State Budget Negotiations Continue despite Governor's Veto Threat

Fresno, CA The Governor offered tough talk to legislators in Sacramento at his rally in front of Fresno City Hall.

Before a crowd of about two hundred supporters and protestors he delivered this message to lawmakers: "You guys can pass that budget, you can sign that budget, but you're not gonna get my signature. I'm gonna veto that budget because the people of California deserve a better budget."

The Governor labeled the lawmakers 104 billion dollar budget plan an example of fake reforms. The budget started out with a 15 billion dollar deficit. Republicans claim they've reduced it to 3 billion with cuts, and a temporary income tax loan from taxpayers. Schwarzenegger opposes the loan, but, he also sounded like he's giving legislators a chance to compromise, before actually signing a veto, saying," I will meet with them as many times as it takes."

The pressure is growing. Protestors representing schools, health care workers and day care centers going broke because the state isn't paying its bills during the budget delay demonstrated during the Governor's visit. But despite the veto threat the Governor and legislative leaders, including Republican Assembly leader Mike Villines of Clovis are still talking. From Sacramento Villines said: We met today, we'll meet tomorrow morning, we'll see if we can get something worked out."

Political Science Professor Jeffrey Cummins of Fresno State believes there's still time to avoid a veto, and make a deal.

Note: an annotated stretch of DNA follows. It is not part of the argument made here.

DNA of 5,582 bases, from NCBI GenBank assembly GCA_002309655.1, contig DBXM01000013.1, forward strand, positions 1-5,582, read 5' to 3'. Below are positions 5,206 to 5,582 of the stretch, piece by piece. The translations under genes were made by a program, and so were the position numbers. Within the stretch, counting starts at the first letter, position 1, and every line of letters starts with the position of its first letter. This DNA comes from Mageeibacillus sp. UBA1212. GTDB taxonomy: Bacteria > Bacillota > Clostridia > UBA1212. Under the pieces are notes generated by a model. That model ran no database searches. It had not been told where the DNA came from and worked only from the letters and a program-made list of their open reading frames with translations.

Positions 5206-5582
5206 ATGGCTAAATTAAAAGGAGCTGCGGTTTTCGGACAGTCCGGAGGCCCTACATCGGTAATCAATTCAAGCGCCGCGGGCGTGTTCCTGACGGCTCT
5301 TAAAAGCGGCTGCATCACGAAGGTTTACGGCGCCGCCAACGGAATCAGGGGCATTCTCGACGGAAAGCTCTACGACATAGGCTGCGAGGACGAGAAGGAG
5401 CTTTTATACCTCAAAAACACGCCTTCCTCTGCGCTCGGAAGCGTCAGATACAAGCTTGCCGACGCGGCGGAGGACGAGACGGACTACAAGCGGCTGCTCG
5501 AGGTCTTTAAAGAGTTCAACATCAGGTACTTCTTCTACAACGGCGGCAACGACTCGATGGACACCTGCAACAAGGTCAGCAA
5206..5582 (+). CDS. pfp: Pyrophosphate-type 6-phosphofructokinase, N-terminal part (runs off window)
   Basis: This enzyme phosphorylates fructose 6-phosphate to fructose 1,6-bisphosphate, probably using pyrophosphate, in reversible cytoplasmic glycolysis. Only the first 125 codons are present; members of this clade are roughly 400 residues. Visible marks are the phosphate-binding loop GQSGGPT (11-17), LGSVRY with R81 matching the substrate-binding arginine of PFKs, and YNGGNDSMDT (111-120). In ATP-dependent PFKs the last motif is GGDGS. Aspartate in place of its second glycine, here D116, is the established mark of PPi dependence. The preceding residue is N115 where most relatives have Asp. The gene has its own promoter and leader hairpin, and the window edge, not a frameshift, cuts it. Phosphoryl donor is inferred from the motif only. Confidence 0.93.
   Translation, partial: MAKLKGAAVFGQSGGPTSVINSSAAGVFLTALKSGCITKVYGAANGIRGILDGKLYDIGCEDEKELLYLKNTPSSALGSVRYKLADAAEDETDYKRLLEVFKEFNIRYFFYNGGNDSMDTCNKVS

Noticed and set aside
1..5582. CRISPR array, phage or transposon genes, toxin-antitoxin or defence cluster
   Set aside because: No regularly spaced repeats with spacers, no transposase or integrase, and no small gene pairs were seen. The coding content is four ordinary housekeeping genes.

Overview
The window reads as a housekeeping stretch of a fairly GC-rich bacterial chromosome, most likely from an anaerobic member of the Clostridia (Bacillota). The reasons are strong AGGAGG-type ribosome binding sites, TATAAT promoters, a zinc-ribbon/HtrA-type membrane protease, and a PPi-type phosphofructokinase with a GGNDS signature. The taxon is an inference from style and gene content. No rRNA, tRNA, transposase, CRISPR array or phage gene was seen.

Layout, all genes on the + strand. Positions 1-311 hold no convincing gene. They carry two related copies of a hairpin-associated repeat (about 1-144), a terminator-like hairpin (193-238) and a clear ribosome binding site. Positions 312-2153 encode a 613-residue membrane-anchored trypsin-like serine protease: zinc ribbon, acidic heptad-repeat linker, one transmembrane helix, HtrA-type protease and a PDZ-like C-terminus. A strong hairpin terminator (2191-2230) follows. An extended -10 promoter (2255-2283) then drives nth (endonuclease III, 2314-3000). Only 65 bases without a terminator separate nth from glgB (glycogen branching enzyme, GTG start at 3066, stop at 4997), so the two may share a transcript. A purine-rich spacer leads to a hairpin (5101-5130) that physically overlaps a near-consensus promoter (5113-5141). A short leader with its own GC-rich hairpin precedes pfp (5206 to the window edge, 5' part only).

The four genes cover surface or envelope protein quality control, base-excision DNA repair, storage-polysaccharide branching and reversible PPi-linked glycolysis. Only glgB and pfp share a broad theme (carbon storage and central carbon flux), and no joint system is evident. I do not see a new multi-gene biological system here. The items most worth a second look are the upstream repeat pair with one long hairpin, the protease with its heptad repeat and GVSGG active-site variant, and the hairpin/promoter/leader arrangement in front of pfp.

Cummins said:" He hasn't actually vetoed it yet so I think until he actually does there may be some back and forth. And the legislature might go back and make some changes."

But, will they be enough? The Governor has pressed for a temporary one per cent increase in the state sales tax to ease the deficit. Something Republicans can't swallow.

Cummins says, "The essential problem for Republicans is that they have this strong commitment to no new taxes, and the only solution to this problem is with new tax increases, so they've backed themselves into a corner."

Another sticking point is the Governor's insistence on a "Rainy Day Fund." Money to be held in reserve to avoid future budget crises. Villines says even though the Rainy Day fund won't help the state until there is actually a budget surplus to put into it, he's willing to talk. He said, "It doesn't do anything in terms of our current problem, but we're optimistic to work with the Governor, we'd like to get this done."

With the budget now 79 days late the question is can the Governor and Legislators avoid a Veto fight, and come to terms quickly enough to stop the damage the budget delay is causing.


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